Finding it hard to decide on a venue for an away-day or weekend with the girls? Or do you fancy entering an Open competition at a different venue? We suggest a trip to Aberdovey.



Finding it hard to decide on a venue for an away-day or weekend with the girls? Or do you fancy entering an Open competition at a different venue? We suggest a trip to Aberdovey.

As legend goes, the much revered links at Aberdovey, which sits snugly between the Cambrian Mountains and the Dovey Estuary, was born in 1886 when a Colonel Ruck borrowed nine flower pots from the garden of a local woman and cut them into the marshland.

By the early 20th century, excellent rail links made the course a frequent haunt of the higher echelons of London society and with Bernard Darwin, the forefather of golf writing, among its greatest advocates, and legends such as James Braid and Harry Colt stamping their unique mark on the makeshift layout, the course’s status as one of Wales’s best links courses became firmly established.


The ease of travelling by train to the course cannot be understated. The station is still no more than a wedge from the clubhouse and alongside good road links
from the Midlands has long guaranteed that the club, as well as the village, remains incredibly popular.

With the sea at your back, the picturesque village perched on the hills beyond and the imposing dunes lining the fairway, few opening holes could be more visually striking than the 1st at Aberdovey.

An essentially “out and back’’ links, which runs alongside the track of the old railway, the course, despite our great fortune of turning up on perhaps the only day of the year where there was no tangible wind, is regularly buffered by the elements. That only adds to the charm of a course which boasts some of the best maintained greens in the country.

Coastal erosion is a real problem here. Members were shocked to discover after a particularly bad storm in 2014 that a substantial portion of the 12th green had fallen into the sea. Perhaps the most iconic hole on the course, the work to repair the green has been remarkable, with golfers again afforded fantastic views over Cardigan Bay.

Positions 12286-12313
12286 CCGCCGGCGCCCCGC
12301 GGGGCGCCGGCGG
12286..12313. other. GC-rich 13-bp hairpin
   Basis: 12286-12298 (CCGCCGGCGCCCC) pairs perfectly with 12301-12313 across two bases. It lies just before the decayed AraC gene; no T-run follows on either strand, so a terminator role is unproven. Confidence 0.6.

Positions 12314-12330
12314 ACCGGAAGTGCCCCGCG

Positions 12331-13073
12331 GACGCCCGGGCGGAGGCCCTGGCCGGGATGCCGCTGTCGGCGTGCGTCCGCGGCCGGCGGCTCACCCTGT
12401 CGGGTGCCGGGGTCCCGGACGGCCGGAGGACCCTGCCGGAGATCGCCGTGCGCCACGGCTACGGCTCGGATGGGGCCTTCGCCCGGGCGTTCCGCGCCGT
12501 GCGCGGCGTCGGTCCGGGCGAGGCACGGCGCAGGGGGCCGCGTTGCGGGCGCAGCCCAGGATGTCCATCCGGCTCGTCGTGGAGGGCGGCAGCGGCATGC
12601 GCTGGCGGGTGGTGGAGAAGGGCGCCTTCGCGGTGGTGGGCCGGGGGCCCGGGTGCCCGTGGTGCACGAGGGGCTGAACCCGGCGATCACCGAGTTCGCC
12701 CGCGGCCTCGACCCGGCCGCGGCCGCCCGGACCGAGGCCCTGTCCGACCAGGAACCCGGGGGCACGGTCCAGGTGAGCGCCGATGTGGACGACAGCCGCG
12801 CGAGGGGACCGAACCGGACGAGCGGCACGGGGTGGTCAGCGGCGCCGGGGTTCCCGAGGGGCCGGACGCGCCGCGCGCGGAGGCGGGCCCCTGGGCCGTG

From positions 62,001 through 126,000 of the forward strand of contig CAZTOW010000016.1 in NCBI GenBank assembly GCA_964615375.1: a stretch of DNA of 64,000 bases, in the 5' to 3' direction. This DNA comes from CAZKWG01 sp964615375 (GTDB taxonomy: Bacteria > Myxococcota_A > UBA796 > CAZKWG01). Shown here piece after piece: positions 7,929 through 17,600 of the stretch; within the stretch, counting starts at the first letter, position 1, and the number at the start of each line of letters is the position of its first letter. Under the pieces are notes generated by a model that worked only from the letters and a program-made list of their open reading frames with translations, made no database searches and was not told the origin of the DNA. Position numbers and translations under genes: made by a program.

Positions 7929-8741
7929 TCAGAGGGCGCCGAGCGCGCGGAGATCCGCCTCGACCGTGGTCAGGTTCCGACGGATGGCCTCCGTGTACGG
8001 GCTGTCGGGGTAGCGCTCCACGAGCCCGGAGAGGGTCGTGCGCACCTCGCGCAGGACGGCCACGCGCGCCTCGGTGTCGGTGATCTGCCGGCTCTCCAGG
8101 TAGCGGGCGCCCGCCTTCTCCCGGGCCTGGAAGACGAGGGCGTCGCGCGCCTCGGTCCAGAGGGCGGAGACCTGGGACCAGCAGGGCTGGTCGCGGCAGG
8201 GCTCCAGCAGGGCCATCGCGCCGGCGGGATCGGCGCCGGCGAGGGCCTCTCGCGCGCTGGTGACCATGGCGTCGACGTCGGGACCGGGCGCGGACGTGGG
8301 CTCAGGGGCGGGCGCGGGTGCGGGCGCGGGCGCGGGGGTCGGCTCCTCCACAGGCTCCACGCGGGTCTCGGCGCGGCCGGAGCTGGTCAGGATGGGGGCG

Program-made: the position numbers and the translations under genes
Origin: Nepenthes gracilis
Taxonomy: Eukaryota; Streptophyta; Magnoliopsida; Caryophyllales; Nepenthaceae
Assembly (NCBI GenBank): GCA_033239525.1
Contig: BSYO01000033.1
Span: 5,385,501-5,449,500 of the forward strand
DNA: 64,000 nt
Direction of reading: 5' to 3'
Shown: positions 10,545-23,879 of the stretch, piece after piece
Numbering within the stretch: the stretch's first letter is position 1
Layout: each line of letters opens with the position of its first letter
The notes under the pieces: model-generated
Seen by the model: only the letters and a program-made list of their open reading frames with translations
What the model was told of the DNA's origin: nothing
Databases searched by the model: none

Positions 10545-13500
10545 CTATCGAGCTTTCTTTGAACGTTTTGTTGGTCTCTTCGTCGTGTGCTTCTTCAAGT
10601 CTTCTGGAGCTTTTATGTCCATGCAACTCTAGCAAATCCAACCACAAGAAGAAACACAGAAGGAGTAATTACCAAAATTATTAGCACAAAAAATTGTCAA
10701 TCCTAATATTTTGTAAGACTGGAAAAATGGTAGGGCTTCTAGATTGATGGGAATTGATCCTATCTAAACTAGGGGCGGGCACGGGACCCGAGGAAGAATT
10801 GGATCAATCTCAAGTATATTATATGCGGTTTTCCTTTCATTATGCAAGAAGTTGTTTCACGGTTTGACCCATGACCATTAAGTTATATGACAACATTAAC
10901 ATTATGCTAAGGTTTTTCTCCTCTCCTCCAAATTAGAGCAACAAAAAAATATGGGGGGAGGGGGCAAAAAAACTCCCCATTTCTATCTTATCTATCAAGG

The par-3 3rd is another cracker, with players required to hit a blind tee shot over a huge grassy bunker to a bowl-shaped green beyond.

Far from the snooty reception you may expect from a course of Aberdovey’s standing, the clubhouse was among the friendliest we’d ever encountered, and on
a sunny day it’s hard to imagine a better place to enjoy a jug of Pimm’s than on its balcony, which overlooks the 18th green and the ocean beyond.

There’s little reason not to mull over your glass with the club’s dormy accommodation only yards from the clubhouse. The rooms are homely and spacious, although with only a few steps separating them from the well-stocked ladies section in the pro-shop, you may come away spending more than you’d anticipated.


While traditional British seaside resorts find themselves far too often sliding into decline, Aberdovey has lost little of its original charm.

The colourful Victorian houses that dominate the village provide an unusually vibrant scene from the slate-grey Wales that visitors may often expect. Perhaps the biggest draw however is the large sandy beach which is best enjoyed after a visit to the charming homemade ice cream shop (the mint chocolate chip comes highly recommended!).

An array of quaint shops and cafes provide the ideal place to while away an afternoon, and the Snowdonia National Park and its many attractions are also within easy reach.

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